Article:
As reported in last week’s blog post, the people in my Charting the Twenty-First-Century Reformation class and I are combatting the anthropomorphization of God (giving him human qualities) by renaming this power or force Creation or the Ground of All Being or Higher Power.
This creates a huge problem for the institutional church, which has built its theology on the ancient model of a flat, three-tiered earth with God living in a mansion above it.
Here are the issues. First, God is not an anthropomorphic being. It’s a power or force in the universe that is almost beyond human comprehension. Second, Jesus was not the son of this god who sat above the sky. Jesus was totally human, though a very special one. Third, Jesus was conceived by a man and a woman, just like we were. The Incarnation and Trinitarian theology should be relegated to history books. Above all, senseless Trinitarian Sunday sermons should be eliminated.
Another absurd idea that needs to be shelved is the Immaculate Conception, which states that since Jesus was sinless, his mom couldn’t have had any original sin when she gave birth, or it would have rubbed off on Jesus. The church’s answer to this dilemma was to invent a new fairy tale called the Immaculate Conception (or is it the Immaculate Deception?) that made Mary sinless and the fourth member of the Trinity.
Oops! That created a new problem. Mary’s mother, Anne, had original sin, which would have contaminated Mary when she was born. The church added Anne to the list of perfect people, and this silly thinking continued ad nauseum through generations of Jesus’s ancestors, maybe all the way back to Eve.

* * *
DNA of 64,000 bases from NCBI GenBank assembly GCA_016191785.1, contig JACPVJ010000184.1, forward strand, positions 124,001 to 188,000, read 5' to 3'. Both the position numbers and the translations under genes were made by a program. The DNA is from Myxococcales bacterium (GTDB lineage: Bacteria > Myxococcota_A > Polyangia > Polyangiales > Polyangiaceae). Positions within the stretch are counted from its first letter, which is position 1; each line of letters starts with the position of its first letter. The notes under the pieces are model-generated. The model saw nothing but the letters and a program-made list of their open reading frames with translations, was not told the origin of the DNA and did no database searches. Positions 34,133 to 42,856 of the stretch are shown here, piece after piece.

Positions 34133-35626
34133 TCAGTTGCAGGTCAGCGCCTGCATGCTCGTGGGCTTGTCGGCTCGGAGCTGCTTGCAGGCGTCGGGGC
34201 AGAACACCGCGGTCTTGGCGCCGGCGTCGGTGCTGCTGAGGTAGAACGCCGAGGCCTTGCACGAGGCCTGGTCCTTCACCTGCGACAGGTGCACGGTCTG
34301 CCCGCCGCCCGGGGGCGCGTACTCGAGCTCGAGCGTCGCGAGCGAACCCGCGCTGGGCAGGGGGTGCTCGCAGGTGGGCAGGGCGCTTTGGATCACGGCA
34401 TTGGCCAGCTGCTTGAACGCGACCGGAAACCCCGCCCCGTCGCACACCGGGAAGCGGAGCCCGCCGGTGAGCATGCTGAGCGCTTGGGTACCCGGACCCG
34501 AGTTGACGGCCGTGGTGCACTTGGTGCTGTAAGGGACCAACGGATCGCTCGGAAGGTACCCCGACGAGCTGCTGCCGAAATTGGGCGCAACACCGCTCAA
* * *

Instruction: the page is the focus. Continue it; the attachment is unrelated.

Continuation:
Original sin is another controlling methodology of the church, which claims that when Adam and Eve ate the forbidden fruit, they became bad and started a civilization in which everyone is born bad. What an awful idea! But the church loves original sin because it can tell people that they can become good through blind obedience.
Paul also loved that concept, so he invented a theory stating that Jesus’s execution, thanks to his Father’s brilliant plan, paid for our sins. What a cruel father, and what a morbid idea! It too needs to go into the church’s history books as another bad idea and the waste of a nice Jewish man.
I believe in original goodness—that every person is born good. Unfortunately, we have free will and occasionally choose badly. (I know I do.) However, Jesus has a solution for correcting bad choices. It’s called agape. (See the parable of the prodigal son in Luke 15:11–31.)
I believe that the miracles of Jesus are metaphors, not stories of defying natural law. Neither Jesus nor any other human can walk on water, make high-quality wine out of tap water, or raise the dead. To me, the greatest miracle Jesus performs is the transforming our lives to be the very best they can be. What a gift and miracle!
With Jesus’s demotion, we can now scrap the outrageous idea of a Second Coming. If we recognize the vastness of the universe, we have to ask how such a crazy notion could even happen. Where would Jesus be coming from, and where would he go? Remember—if Jesus had ascended in the year 33 CE, he would still be in orbit.
Which Jesus do you like? The fantasy one or the human one?